The stock market started off with a bang for 2017, with every broad-based global benchmark delivering strong returns for the first quarter. But digging into the details, it’s pretty clear the touted “Trump trade” was not the primary driver of investor enthusiasm. Consider:
It’s compelling to think investors might be making a political statement, but that’s almost certainly not the case; rather, the quarter’s rally was rooted in investors’ enthusiasm for where this economy is headed.
In the US, corporate profits are looking healthy; analysts expect companies to report Q1 earnings up 9% on average over from the same period last year. The prospect of lower corporate taxes and reduced regulations only adds to an already robust outlook for corporate profits (if not the planet.) Outside the US, emerging markets are benefiting from stabilizing commodity prices, while Europe is showing some modest signs of growth. In general, investors have been drawn to both emerging and international markets for their relatively attractive valuations. And, investors are signaling that the transition towards more sustainable energy continues, with potentially game-changing innovation ahead in generation, storage, transmission and application.
These and other signs of growth have led the Federal Reserve to multiple rate increases, with more expected. Federal Reserve Bank of San Francisco president John Williams sees the robust US economy leading to at least three more rate increases for 2017, stating, “With an economy at full employment, inflation nearing the Fed’s 2% goal and the expansion now in its eighth year, the data have spoken and the message is clear: We’ve largely attained the hard-sought recovery we’ve been after for the past nine years.” (Reuters, 3/29/17)
We, too, expect that economic growth and inflationary pressures will lead to multiple rate increases this year. If the Fed is able to engineer this in an orderly way, gradually rising rates could be positive for corporate profits — and for anyone living on a fixed income, retirees in particular. But of course, a rising rate environment could be the opposite of orderly, and markets face other significant vulnerabilities: the possibility of a peaking global economy, rising conflicts in the Middle East, North Korea and elsewhere, potentially destabilizing political leadership in the U.S. For now, on balance economic forces are positive but we remain watchful for signs of change. And so, we continue to take a careful and balanced approach in managing client assets:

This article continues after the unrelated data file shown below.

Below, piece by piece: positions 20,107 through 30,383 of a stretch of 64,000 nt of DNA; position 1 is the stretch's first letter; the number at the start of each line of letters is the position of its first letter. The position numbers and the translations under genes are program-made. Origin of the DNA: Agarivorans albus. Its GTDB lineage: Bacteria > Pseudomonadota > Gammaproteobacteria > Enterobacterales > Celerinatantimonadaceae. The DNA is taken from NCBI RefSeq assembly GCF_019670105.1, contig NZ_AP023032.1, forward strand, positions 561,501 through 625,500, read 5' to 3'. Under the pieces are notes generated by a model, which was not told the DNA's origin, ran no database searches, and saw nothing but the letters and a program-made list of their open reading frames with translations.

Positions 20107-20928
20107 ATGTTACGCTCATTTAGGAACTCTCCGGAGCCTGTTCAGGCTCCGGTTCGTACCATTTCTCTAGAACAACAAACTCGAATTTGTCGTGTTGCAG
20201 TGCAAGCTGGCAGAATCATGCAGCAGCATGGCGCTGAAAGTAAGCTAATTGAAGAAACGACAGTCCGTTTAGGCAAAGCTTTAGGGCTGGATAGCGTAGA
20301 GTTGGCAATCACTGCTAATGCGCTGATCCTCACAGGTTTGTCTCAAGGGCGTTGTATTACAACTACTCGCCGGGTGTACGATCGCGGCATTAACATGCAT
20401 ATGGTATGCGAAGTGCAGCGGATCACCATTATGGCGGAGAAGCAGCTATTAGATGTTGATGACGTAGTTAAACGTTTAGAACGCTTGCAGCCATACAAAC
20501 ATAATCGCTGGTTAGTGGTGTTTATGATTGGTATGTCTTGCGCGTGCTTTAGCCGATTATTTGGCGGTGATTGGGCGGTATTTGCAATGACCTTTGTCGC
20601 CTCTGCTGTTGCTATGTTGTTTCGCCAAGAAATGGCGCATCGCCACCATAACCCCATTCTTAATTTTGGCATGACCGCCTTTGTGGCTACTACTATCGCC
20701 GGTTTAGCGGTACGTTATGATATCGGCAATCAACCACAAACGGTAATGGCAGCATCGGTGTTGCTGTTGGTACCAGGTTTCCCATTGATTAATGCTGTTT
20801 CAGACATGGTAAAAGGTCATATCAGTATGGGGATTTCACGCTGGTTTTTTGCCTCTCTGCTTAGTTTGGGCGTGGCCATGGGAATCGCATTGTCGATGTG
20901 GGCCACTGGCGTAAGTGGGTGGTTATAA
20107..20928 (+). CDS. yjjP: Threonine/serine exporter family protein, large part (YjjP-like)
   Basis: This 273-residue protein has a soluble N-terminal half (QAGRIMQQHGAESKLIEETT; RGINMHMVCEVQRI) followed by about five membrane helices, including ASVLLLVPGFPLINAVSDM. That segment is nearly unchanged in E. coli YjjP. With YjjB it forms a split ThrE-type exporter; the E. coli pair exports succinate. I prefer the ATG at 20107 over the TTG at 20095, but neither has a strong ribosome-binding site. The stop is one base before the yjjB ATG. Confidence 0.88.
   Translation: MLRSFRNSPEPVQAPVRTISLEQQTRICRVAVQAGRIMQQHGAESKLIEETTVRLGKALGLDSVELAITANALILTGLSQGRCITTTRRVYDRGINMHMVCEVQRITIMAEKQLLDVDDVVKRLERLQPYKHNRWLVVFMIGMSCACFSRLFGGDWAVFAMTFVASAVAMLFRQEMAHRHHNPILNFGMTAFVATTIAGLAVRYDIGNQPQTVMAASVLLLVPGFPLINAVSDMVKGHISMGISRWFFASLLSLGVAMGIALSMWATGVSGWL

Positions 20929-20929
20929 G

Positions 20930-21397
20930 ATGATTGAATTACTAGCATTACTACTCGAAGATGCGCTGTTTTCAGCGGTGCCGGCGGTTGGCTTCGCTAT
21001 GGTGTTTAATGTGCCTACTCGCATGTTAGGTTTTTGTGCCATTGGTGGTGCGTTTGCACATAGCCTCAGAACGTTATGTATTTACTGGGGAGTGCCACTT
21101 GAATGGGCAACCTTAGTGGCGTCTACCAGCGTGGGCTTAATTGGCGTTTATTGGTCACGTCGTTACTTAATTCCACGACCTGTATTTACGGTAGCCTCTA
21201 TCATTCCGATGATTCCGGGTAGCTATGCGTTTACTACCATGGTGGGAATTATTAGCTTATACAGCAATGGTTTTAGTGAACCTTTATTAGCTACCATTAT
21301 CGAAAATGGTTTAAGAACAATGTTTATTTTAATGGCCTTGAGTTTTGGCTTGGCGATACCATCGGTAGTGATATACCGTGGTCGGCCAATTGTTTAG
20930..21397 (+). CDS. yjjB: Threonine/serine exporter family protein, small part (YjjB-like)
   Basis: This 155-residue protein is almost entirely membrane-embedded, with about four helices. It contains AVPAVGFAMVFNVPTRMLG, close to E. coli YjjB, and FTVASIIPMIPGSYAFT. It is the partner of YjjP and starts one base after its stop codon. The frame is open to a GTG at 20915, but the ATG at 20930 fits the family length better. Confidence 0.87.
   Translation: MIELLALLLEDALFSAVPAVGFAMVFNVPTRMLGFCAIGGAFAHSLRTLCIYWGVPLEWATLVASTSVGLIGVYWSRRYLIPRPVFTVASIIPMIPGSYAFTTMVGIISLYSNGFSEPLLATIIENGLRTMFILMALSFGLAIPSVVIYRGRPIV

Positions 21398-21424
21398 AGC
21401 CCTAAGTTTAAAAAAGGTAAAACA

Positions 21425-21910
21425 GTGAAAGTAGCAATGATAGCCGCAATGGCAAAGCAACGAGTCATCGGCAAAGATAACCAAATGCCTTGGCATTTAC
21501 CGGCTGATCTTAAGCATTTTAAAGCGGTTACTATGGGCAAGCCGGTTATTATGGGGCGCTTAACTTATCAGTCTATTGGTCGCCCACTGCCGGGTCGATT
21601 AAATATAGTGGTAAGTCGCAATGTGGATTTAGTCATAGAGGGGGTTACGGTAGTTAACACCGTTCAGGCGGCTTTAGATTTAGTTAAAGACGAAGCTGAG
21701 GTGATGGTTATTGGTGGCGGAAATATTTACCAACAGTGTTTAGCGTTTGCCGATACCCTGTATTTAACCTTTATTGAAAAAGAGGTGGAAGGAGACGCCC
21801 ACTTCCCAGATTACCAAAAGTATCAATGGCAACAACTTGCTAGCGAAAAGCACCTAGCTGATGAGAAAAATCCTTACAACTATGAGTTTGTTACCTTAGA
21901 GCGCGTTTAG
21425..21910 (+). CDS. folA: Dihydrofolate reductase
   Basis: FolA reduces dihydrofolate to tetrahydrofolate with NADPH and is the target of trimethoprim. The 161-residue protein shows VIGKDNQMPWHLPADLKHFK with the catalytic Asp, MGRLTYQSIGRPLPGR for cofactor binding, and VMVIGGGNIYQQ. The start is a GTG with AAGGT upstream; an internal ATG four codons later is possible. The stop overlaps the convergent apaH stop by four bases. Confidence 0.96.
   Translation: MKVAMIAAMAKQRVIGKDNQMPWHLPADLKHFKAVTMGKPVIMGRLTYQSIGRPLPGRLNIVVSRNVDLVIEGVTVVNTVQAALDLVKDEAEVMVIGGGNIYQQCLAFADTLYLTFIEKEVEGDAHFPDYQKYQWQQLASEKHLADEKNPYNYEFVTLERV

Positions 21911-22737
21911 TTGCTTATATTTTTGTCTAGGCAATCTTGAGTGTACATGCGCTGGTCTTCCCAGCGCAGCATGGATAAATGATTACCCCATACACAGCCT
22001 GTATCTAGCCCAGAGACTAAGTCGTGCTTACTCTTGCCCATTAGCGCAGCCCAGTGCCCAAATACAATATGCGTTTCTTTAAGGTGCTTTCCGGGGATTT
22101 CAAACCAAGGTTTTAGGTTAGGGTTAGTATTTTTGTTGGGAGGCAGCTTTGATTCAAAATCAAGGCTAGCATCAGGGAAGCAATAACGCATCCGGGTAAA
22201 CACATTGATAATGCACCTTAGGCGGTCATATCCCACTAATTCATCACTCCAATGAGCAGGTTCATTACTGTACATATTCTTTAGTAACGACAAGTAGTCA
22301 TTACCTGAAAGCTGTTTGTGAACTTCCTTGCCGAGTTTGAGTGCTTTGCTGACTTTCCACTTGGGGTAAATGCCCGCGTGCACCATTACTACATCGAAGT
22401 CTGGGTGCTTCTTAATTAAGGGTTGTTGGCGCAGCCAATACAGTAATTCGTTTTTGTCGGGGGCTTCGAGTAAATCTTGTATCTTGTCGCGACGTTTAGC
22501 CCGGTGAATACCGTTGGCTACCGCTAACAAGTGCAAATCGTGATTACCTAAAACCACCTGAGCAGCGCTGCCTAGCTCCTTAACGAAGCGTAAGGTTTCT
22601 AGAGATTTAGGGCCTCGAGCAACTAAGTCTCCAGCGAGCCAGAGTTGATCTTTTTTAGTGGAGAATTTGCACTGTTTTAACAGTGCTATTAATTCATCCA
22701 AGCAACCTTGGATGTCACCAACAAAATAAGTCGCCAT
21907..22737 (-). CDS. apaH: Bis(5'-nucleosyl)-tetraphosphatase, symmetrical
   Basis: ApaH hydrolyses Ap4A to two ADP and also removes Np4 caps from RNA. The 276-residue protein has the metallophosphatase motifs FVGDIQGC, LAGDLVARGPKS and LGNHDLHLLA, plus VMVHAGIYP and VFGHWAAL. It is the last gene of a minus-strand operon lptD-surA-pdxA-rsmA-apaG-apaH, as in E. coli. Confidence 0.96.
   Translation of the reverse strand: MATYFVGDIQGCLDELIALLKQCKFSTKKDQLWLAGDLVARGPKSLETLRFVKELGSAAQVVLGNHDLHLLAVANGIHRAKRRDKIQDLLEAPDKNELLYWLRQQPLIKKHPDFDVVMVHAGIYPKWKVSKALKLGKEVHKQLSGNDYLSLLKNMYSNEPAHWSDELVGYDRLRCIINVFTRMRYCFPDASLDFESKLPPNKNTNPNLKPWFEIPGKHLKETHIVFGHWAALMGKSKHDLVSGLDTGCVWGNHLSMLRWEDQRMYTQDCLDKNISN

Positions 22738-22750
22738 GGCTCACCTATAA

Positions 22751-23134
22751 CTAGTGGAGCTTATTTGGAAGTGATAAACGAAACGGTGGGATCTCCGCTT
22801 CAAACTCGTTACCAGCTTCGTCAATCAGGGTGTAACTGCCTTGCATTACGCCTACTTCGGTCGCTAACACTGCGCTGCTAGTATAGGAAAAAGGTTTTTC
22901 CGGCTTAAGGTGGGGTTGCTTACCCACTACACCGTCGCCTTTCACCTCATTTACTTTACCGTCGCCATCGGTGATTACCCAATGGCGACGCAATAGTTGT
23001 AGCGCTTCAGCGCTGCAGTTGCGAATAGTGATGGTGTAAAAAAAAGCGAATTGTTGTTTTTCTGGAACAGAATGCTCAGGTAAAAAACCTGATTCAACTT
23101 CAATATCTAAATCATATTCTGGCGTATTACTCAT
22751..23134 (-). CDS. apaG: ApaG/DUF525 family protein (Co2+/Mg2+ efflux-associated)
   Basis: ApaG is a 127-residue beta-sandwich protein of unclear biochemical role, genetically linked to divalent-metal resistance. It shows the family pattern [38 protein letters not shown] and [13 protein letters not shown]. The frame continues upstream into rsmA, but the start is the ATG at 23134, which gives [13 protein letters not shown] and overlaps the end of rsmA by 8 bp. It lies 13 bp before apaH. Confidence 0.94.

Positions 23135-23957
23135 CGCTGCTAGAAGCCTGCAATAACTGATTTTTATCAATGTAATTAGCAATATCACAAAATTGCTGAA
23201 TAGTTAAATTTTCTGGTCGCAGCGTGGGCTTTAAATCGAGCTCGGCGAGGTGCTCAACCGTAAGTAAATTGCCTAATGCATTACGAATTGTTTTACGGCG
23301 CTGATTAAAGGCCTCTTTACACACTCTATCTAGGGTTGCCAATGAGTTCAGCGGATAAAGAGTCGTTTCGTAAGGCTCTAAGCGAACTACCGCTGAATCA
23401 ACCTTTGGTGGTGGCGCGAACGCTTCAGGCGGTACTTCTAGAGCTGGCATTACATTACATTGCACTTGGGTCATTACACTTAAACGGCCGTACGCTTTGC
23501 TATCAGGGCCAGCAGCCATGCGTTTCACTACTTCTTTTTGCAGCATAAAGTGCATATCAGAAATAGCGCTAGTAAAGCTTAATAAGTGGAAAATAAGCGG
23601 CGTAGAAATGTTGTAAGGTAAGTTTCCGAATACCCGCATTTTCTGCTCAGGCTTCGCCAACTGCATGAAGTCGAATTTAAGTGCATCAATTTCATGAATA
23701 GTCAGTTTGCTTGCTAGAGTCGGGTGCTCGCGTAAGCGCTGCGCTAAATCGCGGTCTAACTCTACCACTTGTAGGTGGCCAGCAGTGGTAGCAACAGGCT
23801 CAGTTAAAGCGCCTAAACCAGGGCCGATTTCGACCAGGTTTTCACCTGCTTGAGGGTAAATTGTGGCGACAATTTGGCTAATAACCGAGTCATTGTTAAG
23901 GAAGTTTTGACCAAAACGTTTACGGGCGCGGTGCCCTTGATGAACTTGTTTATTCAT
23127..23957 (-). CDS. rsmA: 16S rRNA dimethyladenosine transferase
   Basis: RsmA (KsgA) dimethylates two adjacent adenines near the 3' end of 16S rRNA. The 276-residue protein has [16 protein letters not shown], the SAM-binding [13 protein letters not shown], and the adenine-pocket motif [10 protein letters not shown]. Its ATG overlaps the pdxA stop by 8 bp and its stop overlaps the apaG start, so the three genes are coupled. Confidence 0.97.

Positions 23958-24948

As social investors, we see this as a time of real differentiation for corporate leaders, where simply paying lip service to social responsibility will not be perceived as adequate. (Exhibit A: Uber’s unconvincing statement under pressure that “we need to do better” on diversity.) Given the political climate, companies across sectors will face new pressure to take stands on issues ranging from gender equity, immigration and labor standards to energy policy and resource conservation, and we expect that stakeholders — consumers, employees, shareholders, us! — will hold them to commitments.
Already in 2017, we’ve seen varied corporate responses to the new US administration’s proposed environmental and human rights policy changes. Figure 8, along with other social investors, is working to promote opportunities for corporate leadership in this era of government backpedaling. In particular:
In announcing Starbucks’ plans to hire thousands of refugees and veterans, CEO Howard Schultz recently asserted, “Not every decision in business is an economic one… because leadership and moral courage is not a passive act.” We agree, but also believe those acts of corporate leadership and moral courage are very often exactly the things that lead to long-term economic health, for all stakeholders. We’ll be doing what we can as active investors to monitor, encourage and highlight such acts, and will continue to report here.